Perhaps that’s just me, anyway, from my position on the periphery of the Urban Fantasy subgenre. Perhaps this is just my knee-jerk reaction to zombie mania, which I find aggrevating, and to the wussing-down of vampires from ‘fearsome monsters’ to basically plain old supervillains/heroes (if that). I want me some scary-ass new monsters, or old ones dredged up, preferably created by wizards or, better yet, are wizards themselves.
Yeah, I’m talking about the lich.
You know what I mean – the oldest, nastiest, most badass undead creature in Dungeons and Dragons, brought back into a new housing. The most recent incarnation of this fella was Voldemort, really, but I’d like to see more done with the idea. Heck, I plan on doing more with it myself, provided I ever get around to it. I want an intelligent, powerful, sorcerous monster who is neither attractive nor numerous to kick some mortal ass. I think much could be done with these wizards-turned-immortal undead, and I’m hoping it happens.
I’m also hoping I can contribute. Perhaps I’ll introduce the character I have in mind here on this blog sometime. Maybe I’ll discuss the Rules of the Lich. In any event, I really want to see fewer plots involving monster-making viruses or demonic possession.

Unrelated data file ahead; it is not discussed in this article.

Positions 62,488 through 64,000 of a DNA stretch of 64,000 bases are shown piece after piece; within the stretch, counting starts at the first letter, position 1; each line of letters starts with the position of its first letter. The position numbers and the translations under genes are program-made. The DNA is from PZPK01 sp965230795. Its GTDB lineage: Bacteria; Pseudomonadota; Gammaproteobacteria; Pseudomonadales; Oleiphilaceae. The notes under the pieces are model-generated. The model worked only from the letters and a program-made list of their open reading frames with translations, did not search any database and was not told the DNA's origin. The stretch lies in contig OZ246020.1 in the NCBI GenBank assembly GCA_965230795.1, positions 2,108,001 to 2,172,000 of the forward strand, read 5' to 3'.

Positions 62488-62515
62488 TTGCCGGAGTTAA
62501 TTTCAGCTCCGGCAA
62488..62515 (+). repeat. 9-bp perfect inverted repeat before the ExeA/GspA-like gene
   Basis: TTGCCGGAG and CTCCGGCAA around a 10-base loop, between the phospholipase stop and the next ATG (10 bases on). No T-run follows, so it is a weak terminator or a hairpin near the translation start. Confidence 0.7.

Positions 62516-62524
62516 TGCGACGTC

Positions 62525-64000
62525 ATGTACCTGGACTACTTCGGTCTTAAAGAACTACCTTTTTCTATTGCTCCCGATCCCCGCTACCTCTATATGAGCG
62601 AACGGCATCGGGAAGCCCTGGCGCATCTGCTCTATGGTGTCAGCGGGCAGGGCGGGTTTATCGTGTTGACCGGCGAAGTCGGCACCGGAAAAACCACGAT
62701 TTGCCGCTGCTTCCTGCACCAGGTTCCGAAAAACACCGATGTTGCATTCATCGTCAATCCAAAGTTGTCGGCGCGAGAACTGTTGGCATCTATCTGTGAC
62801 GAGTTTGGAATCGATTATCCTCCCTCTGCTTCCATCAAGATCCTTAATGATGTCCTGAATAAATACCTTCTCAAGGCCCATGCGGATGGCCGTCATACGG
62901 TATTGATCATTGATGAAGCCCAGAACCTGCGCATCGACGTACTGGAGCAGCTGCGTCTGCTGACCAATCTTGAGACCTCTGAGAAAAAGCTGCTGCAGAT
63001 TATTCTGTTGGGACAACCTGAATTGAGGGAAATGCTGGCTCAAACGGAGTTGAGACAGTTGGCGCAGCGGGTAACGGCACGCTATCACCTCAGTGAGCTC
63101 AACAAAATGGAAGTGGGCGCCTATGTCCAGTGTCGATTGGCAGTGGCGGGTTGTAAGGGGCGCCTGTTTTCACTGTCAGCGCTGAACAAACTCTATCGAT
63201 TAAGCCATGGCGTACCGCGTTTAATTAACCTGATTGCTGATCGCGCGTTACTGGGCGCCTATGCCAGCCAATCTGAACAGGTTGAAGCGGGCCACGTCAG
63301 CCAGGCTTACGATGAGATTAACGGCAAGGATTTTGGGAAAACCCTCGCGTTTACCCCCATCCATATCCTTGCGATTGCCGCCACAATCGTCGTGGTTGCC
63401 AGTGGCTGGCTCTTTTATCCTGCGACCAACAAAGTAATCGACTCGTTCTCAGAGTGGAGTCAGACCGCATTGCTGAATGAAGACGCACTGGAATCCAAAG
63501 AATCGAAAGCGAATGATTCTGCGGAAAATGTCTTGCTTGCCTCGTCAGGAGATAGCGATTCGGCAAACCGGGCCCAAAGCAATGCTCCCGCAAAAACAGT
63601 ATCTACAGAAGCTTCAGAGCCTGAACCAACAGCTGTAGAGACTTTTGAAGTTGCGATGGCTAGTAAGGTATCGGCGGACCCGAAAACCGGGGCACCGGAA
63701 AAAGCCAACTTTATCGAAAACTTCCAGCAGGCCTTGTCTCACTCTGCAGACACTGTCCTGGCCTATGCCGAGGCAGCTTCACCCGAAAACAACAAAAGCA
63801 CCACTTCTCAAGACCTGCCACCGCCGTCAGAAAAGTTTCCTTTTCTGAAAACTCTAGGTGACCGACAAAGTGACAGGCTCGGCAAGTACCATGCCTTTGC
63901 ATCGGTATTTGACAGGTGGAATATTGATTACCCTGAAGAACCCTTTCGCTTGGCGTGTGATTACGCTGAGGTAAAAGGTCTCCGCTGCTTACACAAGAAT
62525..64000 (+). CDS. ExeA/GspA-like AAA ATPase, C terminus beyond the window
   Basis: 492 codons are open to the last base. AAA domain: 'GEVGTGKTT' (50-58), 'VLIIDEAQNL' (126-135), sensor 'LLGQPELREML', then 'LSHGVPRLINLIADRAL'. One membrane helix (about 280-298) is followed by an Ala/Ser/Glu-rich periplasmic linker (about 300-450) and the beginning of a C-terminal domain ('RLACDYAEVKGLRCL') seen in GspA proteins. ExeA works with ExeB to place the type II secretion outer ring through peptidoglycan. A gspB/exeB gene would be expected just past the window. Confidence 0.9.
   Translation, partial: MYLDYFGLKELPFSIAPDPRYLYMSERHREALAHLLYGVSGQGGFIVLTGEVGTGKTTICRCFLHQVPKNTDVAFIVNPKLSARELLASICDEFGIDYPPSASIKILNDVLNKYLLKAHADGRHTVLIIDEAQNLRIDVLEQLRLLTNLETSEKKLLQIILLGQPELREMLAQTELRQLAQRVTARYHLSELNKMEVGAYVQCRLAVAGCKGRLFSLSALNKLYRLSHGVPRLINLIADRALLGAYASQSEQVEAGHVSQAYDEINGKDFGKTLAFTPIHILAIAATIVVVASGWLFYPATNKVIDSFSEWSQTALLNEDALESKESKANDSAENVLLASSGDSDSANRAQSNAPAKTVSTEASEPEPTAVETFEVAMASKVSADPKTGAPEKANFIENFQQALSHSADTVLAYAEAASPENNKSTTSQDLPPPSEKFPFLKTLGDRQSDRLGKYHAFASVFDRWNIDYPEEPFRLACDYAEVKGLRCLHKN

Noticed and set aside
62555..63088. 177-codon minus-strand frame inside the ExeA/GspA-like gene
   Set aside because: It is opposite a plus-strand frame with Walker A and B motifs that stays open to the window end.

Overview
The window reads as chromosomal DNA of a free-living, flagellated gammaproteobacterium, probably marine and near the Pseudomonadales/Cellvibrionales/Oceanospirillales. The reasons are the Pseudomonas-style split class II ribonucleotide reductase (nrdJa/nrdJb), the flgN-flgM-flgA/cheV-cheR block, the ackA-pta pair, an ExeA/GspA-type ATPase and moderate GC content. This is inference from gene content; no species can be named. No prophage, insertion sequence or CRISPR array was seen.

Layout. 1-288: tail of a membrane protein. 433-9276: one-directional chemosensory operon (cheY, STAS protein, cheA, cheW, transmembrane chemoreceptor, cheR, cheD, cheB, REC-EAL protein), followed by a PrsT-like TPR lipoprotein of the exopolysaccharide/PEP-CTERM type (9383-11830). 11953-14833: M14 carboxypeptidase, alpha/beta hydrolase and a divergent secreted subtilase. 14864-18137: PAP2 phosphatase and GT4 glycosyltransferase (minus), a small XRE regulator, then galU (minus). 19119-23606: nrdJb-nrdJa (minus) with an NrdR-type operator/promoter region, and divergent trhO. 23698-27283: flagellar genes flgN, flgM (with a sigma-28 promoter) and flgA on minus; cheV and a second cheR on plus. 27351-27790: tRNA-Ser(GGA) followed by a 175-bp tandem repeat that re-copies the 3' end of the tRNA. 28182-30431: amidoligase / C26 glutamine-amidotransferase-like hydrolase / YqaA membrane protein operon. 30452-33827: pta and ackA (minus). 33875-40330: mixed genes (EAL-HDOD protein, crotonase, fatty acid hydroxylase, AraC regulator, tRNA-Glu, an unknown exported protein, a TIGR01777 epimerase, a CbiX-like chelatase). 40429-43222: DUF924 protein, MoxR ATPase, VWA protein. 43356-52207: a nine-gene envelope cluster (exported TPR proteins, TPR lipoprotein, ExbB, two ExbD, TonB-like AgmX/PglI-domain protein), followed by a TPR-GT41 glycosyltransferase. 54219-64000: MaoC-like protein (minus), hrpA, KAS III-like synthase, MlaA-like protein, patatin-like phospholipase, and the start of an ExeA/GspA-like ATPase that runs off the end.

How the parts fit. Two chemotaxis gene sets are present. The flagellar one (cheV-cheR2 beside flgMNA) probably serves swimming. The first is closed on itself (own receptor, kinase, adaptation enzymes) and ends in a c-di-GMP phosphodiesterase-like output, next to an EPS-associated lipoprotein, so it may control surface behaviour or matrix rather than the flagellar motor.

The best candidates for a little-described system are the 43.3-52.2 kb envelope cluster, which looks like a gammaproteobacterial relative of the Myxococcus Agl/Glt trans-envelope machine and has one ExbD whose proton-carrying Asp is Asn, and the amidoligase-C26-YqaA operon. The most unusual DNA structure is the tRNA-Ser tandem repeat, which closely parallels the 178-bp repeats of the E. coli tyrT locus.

Posted on October 28, 2011, in Critiques, Theories, and Random Thoughts, Lych and tagged fantasy, ghost, lych, undead, urban fantasy, vampire, zombie. Bookmark the permalink. 5 Comments.
Right there witcha. I think I mentioned the same thing on Facebook a long time ago, that the lich doesn’t get enough love.
Besides Volde… the biggest other one recently was Arthas the Lich King from World of Warcraft.
Yeah, but Arthas was a pretty thin character (at least where I encountered him in Warcraft 3, anyway–never played WoW, nor will I). He was very stereotypical and not all that interesting.
The thoroughness with which Butcher structures Harry’s world is excellent. I love when writers put real attention into details that make sense, work, and show that they put in thought not only into making it cool but making it work. And if the ‘rules’ ever change, it’s because of something Harry himself didn’t know and is just learning, not because Butcher forgot and just kept making it up as he went along.
Also he gets creative with his monsters. Sure you’ve got vampires–but then, oho, you’ve got at least three different kinds and they all work in different ways! You’ve got the Fae, but they’ve got different kinds and different rules, too. And then there’s different wizardly political factions, monsters who show up from other cultures, varied kinds of werewolves…bravo, Butcher, really!
Speaking of which, how far are you in that series now?
I’m four books in, I think (White Knight was the last one I read). I love his world, characters, and pacing. I’m still 50/50 on how he plots. He seems to be getting better, though–I didn’t figure out the last one until halfway through the book, rather than right towards the start. I’ve been meaning to get the fifth one, but there’s been a lot of other reading interposing itself of late.
You can definitely see him get better as the series continues, both writing and plotting-wise. Hmm, I think you mean Summer Knight. (White Night is the title of a later book)